3. Measure the Frame SizeOnce you know the size of your door slab and you’ve removed the trim, you need to measure the size of the door frame. The door frame is the wooden frame that surrounds the door slab. The hinges for the door slab attach to the frame when hanging the door. Measuring the door frame is especially important if you are looking to install a prehung interior or prehung exterior door. How to measure a door frame:Just as with the door slab, several measurements must be taken. You’ll want to stand in the door opening to take the measurements for the door frame. This is true for both interior and exterior doors.
- Measure the frame height. When you measure frame height, be sure to do it from the middle of the frame. Do this by measuring from the bottom inside edge of the door frame to the floor.
- Measure the frame width. Measure the width of the frame by measuring from the inside edge of the left side to the inside edge of the right side of the frame. Be sure to measure in a few different places and go with the smallest measurement.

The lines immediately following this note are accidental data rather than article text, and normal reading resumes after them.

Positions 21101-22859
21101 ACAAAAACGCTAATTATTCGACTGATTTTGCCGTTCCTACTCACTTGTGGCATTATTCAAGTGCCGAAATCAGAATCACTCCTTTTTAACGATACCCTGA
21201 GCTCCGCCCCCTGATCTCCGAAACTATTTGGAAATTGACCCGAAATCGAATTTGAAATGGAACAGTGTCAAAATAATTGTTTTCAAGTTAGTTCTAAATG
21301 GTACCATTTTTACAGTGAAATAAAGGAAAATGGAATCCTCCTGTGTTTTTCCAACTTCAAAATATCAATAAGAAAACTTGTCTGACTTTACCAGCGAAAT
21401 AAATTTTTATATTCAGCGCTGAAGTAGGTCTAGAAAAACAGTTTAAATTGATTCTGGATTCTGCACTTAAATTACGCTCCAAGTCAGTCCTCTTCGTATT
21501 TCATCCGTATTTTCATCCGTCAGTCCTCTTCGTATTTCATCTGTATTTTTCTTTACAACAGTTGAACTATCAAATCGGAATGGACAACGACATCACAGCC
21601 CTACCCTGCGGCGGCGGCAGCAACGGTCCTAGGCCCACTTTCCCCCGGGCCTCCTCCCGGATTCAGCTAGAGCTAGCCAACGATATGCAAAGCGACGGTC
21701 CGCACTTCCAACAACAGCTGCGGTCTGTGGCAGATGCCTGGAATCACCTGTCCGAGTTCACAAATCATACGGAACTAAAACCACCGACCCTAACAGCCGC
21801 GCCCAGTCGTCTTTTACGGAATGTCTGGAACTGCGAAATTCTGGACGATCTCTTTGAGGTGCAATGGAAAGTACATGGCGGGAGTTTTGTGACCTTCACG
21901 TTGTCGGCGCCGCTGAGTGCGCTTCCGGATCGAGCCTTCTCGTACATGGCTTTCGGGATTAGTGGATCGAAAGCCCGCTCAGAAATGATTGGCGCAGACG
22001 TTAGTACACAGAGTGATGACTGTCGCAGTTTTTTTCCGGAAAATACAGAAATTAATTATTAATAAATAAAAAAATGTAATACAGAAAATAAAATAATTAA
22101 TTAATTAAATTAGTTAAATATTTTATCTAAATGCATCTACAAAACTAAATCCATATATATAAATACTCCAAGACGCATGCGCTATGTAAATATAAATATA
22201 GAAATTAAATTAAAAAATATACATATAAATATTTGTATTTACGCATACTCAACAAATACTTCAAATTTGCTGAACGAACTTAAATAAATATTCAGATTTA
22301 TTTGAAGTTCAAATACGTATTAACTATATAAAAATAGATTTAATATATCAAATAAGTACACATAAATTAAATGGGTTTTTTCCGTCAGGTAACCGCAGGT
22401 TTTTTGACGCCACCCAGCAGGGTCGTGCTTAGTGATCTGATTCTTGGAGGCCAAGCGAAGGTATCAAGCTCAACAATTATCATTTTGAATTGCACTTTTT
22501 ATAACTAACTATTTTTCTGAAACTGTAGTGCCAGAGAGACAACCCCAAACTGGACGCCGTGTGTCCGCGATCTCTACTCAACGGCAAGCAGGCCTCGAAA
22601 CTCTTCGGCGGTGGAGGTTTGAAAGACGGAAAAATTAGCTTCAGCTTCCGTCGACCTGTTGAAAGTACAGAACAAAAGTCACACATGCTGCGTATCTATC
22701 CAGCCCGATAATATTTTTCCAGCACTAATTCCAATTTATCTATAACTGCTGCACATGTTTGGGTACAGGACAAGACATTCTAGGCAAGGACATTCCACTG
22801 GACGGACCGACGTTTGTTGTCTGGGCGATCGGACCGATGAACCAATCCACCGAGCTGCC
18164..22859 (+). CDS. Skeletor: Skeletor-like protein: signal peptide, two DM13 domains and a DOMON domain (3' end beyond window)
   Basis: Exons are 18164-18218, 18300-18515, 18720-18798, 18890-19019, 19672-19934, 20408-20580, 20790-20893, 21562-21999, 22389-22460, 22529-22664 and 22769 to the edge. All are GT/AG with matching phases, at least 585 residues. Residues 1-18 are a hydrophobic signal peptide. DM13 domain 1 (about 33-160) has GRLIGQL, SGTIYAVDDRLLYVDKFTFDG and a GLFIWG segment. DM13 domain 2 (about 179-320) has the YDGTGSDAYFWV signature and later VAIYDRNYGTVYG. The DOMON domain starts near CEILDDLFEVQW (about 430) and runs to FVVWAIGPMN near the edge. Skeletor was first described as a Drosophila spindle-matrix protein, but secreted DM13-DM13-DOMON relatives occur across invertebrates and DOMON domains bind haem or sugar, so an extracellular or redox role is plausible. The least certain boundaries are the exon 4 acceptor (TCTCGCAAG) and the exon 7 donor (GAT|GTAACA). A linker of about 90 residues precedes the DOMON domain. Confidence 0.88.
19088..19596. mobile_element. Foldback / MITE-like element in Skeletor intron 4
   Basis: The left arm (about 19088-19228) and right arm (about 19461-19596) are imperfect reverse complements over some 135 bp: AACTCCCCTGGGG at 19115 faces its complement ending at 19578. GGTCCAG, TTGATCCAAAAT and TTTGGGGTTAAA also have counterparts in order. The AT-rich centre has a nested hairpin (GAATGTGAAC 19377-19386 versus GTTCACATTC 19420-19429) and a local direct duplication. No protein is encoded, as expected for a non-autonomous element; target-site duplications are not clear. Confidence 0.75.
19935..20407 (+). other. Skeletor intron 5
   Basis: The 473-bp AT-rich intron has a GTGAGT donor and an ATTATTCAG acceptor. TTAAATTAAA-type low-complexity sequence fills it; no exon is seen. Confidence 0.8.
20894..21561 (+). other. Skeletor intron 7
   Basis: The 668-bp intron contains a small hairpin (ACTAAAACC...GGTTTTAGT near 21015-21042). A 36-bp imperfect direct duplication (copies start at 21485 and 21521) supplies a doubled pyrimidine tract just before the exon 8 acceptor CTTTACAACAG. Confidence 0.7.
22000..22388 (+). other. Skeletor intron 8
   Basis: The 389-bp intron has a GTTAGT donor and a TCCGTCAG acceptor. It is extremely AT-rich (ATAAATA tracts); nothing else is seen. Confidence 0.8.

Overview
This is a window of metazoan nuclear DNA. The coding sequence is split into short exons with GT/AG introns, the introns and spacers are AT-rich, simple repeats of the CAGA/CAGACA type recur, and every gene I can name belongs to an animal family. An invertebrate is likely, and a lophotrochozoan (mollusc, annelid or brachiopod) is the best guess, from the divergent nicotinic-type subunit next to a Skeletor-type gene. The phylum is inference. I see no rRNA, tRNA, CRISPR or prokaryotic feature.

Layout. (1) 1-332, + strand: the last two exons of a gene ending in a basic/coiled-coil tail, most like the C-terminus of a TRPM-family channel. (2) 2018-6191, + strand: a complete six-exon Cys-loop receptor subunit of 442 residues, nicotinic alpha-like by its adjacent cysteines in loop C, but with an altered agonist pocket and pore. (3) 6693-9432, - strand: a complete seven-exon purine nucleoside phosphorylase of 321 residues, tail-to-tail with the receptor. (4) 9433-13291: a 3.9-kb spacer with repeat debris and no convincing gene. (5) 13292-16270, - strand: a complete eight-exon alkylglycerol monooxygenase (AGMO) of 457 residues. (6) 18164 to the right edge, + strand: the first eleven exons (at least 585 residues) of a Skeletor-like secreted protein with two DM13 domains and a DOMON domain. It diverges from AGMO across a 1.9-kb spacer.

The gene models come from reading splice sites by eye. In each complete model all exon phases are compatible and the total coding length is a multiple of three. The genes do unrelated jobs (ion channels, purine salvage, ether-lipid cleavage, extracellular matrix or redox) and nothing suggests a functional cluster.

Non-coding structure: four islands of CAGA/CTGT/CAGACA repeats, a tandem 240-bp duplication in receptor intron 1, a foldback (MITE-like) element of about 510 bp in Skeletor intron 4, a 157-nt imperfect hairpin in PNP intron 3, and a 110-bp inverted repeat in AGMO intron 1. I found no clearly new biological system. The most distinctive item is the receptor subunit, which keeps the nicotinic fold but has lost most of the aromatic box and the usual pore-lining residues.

- Measure the door jamb. This requires measuring the depth wooden frame that holds the door from front to back.
4. Measure the Rough OpeningWhen you are replacing a door, you need to know exactly how much space you have to work with, so the new frame will fit inside the opening. The best way to figure out how much space you have is to measure the rough opening. You can get this measurement by removing the frame entirely. You’ll need the measurement for the rough opening whether you are installing a barn door, a single door, or double doors. If you are replacing your exterior door and you have sidelights, you need to decide if you want to keep your existing ones or if you’ll be replacing them. If you decide to keep them, you do not need to include them in your rough opening measurements. However, if you choose to replace them, then you’ll also need to account for the length and width of your sidelights you are replacing. How to measure a rough opening: Measuring for a rough opening means measuring the entire opening you have in the wall for the door. Before you measure for a rough opening make sure the door slab, trim, and frame have been removed.
- Measure the rough opening height. To get the height measurement, you’ll want to stand in the middle of the opening and measure from top to bottom.
- Measure the rough opening width. To get the width measurement, you’ll want to measure from one side of the opening to the other. It is helpful to take this in a couple of different places as there can be slight variance with the opening being smaller in some areas and larger in others.
- Measure the rough opening depth. Getting the depth measurement of the rough opening is important to make sure the frame you get is not too deep. If the frame is too deep it will protrude from the wall.